Skip to main content

Tag: colleen patrick-goudreau

Thanksgiving Without the Turkey

Gratitude, community, abundance — these are the values I celebrate when I prepare for Thanksgiving each year. Not turkey.

Please listen to this NPR / KQED Radio editorial about how to enjoy the true meaning of this holiday without hurting anyone. Listen here or below.

Staying Healthy — Physically, Emotionally, Mentally — During (and After) a Pandemic

The Covid-19 pandemic and subsequent lock-down have added stress and strain to our bodies, hearts, and minds. Listen to this episode for ideas for staying healthy physically, emotionally, and mentally during this time and always. 

AFFILIATE PARTNERS

Nama Juicer — Use this link and coupon code COLLEEN10 and get 10% off my favorite juicer.

Plaine Products — Use this link and coupon code “compassion” for 15% off my favorite zero waste bath and body products.

Complement — Use this link and coupon code “joyfulvegan” and get 10% off my favorite supplements.

How Do You Want to Spend This Time?

“I wish it need not have happened in my time,” said Frodo.

“So do I,” said Gandalf, “and so do all who live to see such times. But that is not for them to decide. All we have to decide is what to do with the time that is given us.”

My absolute, absolute favorite quote from The Fellowship of the Ring. (I include it in the beginning of chapter 9 in The Joyful Vegan.)

It’s timeless, and it’s timely.

Of course, we should be considering this every day — not just in a time of crisis like we’re experiencing now. But while our lives are disrupted and we’re physically (and painfully) distancing from one another, it sure seems like a good time to ratchet that up.

J.R.R. Tolkein wrote Lord of the Rings several years after returning from the First World War — during which time he witnessed death and suffering beyond what most of us can even imagine, including the slaughter of his dearest friends, and survived trench fever and many illnesses that he contracted from his time in the cold, wet, lice-infested trenches.

“All we have to decide is what to do with the time that is given us.”

I’m not saying we have to pressure ourselves to write the next great novel or find a cure for the coronavirus pandemic, but creating some parameters around this time may be helpful, useful, and meaningful.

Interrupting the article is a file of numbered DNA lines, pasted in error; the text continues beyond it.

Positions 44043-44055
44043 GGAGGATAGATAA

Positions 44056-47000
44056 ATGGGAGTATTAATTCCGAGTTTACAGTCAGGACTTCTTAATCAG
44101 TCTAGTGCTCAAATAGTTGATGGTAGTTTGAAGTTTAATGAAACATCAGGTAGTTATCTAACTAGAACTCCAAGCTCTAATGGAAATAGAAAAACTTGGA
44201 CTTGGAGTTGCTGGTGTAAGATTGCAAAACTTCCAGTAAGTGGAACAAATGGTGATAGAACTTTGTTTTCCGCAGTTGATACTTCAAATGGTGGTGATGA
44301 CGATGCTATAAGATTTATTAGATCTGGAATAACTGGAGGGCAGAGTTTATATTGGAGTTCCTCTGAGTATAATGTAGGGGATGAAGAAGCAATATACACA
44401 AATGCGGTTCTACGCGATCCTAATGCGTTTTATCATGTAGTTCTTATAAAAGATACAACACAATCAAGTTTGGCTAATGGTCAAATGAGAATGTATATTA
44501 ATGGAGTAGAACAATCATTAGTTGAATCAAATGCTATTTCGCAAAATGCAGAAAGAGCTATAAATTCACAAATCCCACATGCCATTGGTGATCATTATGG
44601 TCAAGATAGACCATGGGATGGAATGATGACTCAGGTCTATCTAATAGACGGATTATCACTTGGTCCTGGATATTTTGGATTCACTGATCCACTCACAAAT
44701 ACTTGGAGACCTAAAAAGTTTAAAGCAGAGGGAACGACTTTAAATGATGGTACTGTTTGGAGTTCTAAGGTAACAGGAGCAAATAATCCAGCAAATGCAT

In other words, what can we do now so that when we look back 6 or 12 months from now, we can say, “I’m glad I did that” or “I’m proud of how I used that time”?

It might be

  • reading Lord of the Rings or The Hobbit, because…Gandalf!
  • reading any book you’ve been meaning to read
  • watching a documentary series
  • decluttering your house
  • planting a garden
  • learning to bake bread
  • or … writing the next great novel

What you choose to do is up to you, and that’s the point. What do you want to do now so you can look back months from now and be happy or proud or satisfied with what you decided?

Time is going to pass anyway. How do you want to spend it? 

Vaccines Are a Bunch of Bull: Animal-Related Words for Diseases and Cures

Animal-Related Words for Diseases and Cures

No, this episode is not about denying the life-saving efficacy of vaccinations; it’s about all the animal-related words we have for diseases and cures, including the word VACCINE, which comes from the Latin word for a cow or bull. It’s just another example of how how deeply rooted animals are in our consciousness, in our history, and in our lives — for better and for worse.

Thanks to supporters, Food for Thought is a 100% listener supported podcast. Become a supporter today.

Essentials for a Well-Stocked Kitchen